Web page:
“The 1787 constitution is a nearly godless document. It mentions neither God, nor Christianity outside of a reference to the date using the Christian calendar. It does however have a provision against requiring specific religious ideas as a qualification for office.
Article VI, Section 3, US Constitution: “…no religious test shall ever be required as a qualification to any office or public trust under the United States.”
Article. VII, US Constitution: “Seventeenth Day of September in the Year of our Lord one thousand seven hundred and Eighty seven”
It certainly can be argued that this sentence sets up The United States under ‘our Lord’ Jesus Christ, but when viewed in context it takes on a much lesser importance. The sentence is in the last section of the fourth and final page of the Constitution and was a common way of referencing the Christian calendar. ‘In the year of our Lord’ translated to Latin is ‘Anno Domini’ which is commonly abbreviated ‘A.D.’ and is still used to this day by most of the western world when stating the year. It is merely a tradition and holds no religious significance.”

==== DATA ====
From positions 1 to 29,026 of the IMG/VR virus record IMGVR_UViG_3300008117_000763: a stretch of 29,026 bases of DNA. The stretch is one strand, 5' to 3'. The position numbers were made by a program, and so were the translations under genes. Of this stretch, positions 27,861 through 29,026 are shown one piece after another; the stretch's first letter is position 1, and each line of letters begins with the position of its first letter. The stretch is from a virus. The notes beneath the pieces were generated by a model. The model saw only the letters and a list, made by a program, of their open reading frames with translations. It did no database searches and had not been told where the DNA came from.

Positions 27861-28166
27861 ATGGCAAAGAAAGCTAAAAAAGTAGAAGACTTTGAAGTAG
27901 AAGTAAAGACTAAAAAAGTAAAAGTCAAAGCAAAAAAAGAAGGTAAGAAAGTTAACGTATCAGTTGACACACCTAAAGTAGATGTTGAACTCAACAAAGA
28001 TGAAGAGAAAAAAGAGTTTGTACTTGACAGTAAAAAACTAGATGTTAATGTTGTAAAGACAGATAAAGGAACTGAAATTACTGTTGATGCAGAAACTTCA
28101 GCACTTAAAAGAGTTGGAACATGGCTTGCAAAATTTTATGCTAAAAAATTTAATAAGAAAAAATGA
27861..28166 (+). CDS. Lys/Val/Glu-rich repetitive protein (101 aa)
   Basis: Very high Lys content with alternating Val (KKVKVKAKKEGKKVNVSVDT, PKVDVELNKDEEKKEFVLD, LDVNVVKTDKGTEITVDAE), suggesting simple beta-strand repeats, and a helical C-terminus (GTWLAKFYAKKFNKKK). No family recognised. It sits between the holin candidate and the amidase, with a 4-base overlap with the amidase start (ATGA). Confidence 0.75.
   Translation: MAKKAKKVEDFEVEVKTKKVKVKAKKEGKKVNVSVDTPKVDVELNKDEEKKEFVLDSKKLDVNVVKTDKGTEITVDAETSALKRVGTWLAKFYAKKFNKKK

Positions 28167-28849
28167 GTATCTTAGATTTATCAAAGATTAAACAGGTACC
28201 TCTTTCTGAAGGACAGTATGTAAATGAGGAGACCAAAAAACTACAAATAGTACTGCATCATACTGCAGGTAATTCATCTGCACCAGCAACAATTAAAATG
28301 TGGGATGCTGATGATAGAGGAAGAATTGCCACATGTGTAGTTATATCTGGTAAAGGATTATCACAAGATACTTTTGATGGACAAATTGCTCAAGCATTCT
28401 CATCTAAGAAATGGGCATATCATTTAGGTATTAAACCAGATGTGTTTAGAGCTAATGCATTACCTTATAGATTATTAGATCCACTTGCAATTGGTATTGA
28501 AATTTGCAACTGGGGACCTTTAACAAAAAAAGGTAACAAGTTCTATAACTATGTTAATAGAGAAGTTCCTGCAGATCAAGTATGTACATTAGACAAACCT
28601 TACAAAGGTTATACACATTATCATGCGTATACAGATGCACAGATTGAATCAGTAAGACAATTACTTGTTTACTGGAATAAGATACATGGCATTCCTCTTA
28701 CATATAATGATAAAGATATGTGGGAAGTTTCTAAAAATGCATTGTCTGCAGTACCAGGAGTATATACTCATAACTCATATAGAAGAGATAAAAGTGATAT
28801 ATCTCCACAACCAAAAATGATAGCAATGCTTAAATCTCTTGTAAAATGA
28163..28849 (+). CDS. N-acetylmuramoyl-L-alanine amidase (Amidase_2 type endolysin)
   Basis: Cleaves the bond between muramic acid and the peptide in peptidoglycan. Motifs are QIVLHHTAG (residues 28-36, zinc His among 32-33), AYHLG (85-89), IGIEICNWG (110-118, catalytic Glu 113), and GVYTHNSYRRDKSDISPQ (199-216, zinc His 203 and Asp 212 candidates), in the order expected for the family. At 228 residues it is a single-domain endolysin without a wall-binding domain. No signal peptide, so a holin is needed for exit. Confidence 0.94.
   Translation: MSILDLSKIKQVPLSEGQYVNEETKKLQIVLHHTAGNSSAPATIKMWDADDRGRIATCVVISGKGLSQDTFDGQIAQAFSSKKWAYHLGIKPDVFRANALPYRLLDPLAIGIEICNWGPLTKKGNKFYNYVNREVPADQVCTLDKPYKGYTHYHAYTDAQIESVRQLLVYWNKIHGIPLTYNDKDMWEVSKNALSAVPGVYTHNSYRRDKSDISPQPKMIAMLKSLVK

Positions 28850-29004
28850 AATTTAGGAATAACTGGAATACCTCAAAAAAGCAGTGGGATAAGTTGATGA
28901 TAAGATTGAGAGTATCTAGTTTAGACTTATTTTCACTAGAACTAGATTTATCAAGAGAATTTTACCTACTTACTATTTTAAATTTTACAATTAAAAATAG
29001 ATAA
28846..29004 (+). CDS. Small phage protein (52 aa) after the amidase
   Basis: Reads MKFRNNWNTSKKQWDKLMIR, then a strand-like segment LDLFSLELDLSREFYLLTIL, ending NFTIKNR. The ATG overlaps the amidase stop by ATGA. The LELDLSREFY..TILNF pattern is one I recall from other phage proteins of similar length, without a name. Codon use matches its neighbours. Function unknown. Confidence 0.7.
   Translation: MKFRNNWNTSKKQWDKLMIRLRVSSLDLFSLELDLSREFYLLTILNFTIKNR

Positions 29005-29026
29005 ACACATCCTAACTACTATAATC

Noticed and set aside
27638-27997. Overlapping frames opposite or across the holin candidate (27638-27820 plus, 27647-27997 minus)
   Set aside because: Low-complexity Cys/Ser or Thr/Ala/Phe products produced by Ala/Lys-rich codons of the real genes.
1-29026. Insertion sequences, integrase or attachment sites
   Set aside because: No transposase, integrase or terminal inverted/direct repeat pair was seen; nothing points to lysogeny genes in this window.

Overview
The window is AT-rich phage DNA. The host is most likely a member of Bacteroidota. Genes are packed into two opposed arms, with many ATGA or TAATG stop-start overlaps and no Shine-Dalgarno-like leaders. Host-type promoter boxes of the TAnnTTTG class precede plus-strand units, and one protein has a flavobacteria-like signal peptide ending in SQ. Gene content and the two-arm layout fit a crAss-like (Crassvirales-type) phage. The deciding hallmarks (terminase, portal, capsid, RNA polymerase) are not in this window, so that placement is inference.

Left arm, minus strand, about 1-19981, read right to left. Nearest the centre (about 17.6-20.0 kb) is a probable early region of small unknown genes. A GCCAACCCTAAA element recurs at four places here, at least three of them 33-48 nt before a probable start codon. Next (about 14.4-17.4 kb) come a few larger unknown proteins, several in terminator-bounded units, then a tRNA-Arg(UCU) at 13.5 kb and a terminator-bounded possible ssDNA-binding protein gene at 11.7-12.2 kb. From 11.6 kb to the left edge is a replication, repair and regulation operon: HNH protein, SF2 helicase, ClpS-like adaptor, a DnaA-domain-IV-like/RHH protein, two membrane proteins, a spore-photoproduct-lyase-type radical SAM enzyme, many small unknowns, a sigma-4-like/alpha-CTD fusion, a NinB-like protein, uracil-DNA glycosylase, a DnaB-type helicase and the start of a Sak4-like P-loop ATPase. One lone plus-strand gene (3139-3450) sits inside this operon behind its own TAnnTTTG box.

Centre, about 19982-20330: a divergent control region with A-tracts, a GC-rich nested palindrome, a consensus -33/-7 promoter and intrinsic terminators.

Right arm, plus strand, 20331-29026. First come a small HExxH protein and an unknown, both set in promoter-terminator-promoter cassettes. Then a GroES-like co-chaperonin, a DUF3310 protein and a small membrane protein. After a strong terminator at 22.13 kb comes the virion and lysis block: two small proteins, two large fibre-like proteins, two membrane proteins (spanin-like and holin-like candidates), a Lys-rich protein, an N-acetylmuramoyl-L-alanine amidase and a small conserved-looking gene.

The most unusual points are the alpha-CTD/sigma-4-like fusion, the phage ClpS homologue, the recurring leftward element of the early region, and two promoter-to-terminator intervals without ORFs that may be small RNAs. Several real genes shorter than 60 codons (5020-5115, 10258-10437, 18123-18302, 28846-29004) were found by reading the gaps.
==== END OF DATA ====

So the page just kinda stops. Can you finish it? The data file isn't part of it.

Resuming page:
So, the use of the calendar term “In the Year of Our Lord” is proof that the framers wanted Judeo-Christian beliefs to be the foundation of our lives? And as for her last mention of the Constitution, it seems as if Palin confused the Declaration of Independence’s use of “inalienable rights” with the Constitution. Ah, well. What can you expect from the Republican front runner for 2012?
The first amendment says, “Congress shall make no law respecting an establishment of religion, or prohibiting the free exercise thereof; or abridging the freedom of speech, or of the press…”Clearly the founders did not intended for our laws to be based on the bible.
Furthermore, Article 11 of the Treaty of Tripoli signed by President John Adams: “As the government of the United States of America is not in any sense founded on the Christian Religion,-as it has in itself no character of enmity against the laws, religion or tranquility of Musselmen…”